Just when you think that MV Agusta can’t fit in the release of yet another ‘special edition’ before 2020 is out they prove us wrong, meet the Superveloce Alpine, inspired by the French sports car, the Alpine A110.
How the Italians at MV draw the link between themselves and a French car maker is beyond me but nonetheless, here we have it. There will be only 110 units of this special-edition released worldwide.
The Superveloce Alpine features MV Agusta’s signature inline 3-cylinder engine, with 147 hp at 13,000 rpm and comes with a host of dedicated accessories.
Monaco Design Studio, MV Agusta’s spearhead design division for the production of exclusive bespoke models, was involved in the project since the beginning and worked in close contact with its counterpart at Alpine.
The blue livery of the Superveloce Alpine exactly matches that of the current A110.
The raised “A” logos on the fairings are also reminiscent of the original A110 detailing, as well as the black Alcantara seats with blue stitching and the CNC-machined black rims.
To mark the collaboration between two national heritage brands, the French and Italian flags are displayed on either side of the front fender.
Timur Sardarov, CEO MV Agusta Motor S.p.A.
“Many Alpine customers are also big MV Agusta fans, and vice-versa. The Superveloce Alpine will ideally bring the two worlds together, with incredible synergies in terms of design, personality and style. We look forward to this collaboration with one of the most admired brands in the history of motorsport, and are confident that this new, superb limited edition will be met with enthusiasm by bikers and motorsport fans around the world.”
The price of 36,300€ equates to around $59,000 AUD but we are waiting for official confirmation of the Australian pricing.
MV Agusta Superveloce Alpine
Engine: 798 cc inline 3-cylinder – Euro 5
Power: 147 hp at 13.000 rpm
Top speed: 240 km/h
Dry weight: 173 kg
Compression ratio: 13.3:1
Colour: Alpine Blue/Ago Silver
Brushed aluminium decal on steering head with 001 to 110 progressive number
Metallic, matt avio grey trellis chassis
Matt silver painted side plates and single sided swing arm
Dashboard TFT 5” color display
MV Ride App for navigation mirroring, app-controlled engine, rider aids setup
MV Agusta has recently released a teaser image depicting a collaboration effort with history automotive manufacturer Alpine. The details are still hazy, and all we have to work off of currently is the teaser image, but what with what we know about both companies we can be sure that the end result will be nothing less than spectacular.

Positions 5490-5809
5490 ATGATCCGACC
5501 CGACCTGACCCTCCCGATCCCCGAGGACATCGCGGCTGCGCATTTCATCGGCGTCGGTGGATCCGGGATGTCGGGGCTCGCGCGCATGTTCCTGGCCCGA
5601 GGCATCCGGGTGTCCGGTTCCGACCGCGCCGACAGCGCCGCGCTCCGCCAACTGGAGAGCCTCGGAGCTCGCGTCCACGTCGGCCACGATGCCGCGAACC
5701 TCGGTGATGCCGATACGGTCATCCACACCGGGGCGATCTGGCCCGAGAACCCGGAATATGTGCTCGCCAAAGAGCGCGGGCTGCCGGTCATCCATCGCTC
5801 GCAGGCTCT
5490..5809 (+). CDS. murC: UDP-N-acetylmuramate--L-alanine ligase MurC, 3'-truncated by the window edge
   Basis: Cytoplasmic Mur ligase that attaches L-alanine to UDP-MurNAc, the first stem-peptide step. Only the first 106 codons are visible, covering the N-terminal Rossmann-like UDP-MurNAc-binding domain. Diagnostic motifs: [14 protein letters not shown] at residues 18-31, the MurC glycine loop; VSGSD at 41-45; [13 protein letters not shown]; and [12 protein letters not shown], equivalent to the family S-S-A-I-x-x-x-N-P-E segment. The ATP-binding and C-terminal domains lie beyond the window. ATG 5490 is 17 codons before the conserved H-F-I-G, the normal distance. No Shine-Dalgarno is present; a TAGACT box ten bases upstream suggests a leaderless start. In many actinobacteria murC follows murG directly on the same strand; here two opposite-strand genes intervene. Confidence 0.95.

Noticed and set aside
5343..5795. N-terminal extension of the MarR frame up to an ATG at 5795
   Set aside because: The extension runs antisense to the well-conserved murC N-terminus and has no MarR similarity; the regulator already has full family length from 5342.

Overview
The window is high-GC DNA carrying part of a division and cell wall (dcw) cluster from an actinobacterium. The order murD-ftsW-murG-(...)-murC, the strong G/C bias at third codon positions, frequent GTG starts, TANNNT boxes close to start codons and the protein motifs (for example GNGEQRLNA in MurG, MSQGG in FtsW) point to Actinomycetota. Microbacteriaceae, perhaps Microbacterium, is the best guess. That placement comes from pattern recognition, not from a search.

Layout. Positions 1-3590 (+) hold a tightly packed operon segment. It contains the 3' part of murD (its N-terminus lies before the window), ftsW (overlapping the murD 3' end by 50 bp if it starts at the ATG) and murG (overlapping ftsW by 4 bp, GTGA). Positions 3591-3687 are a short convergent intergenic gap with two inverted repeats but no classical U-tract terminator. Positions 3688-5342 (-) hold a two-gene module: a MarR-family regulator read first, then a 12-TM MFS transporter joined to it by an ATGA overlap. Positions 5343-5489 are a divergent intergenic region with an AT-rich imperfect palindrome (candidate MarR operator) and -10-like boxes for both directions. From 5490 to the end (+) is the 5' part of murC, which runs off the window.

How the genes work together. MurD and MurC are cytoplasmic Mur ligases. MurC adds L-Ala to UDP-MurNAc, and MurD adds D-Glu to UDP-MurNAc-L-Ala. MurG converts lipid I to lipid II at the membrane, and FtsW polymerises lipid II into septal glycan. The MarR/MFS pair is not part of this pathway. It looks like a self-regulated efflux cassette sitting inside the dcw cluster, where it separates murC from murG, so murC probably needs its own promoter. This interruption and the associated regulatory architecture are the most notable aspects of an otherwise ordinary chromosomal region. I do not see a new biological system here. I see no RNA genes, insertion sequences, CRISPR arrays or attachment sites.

The teaser image in question includes a panel from a motorcycle with blue and silver paint, and the “A” logo for Alpine stuck to the side of it. Alpine is an automotive manufacturer that recently started back up after ceasing production of new vehicles in 1995. In 1976 their competition department merged with Renault Sport. The current Renault F1 team will also be re-branded to Alpine for the 2021 racing season.
Rideapart guessed that this new upcoming collaboration will be a special edition Superveloce, and I would have to agree. The Superveloce has seen quite a few special editions/collaborations, so it would be out of character for MV Agusta to try their hand at another to add to the books.
With the Renault F1 team being rebranded with a red, white, and blue livery to pay homage to the French flag, this teaser image is quite on-brand with that livery philosophy. Although the panel in question is silver/blue, I’m sure we will see some red accents throughout the bike like we will see on the F1 car.
The motorcycle should be launching around December 11th. Stay tuned!
On a recent visit to the MV Agusta factory on the banks of Lake Varese in northern Italy, I took the opportunity to chat with MV Agusta’s Russian-born CEO, Timur Sardarov.
The former London-based international businessman, who now lives in Italy, took over MV Agusta in December 2018 from the Castiglioni family when once again the historic brand hovered on the bring of extinction.
Over the last few years there’s been a clear injection of cash and urgency with MV Agusta stepping up their game and delivering more new models than ever before. As we face the uncertainty of the current Covid pandemic, we managed to grab half an hour of Sardarov’s precious time.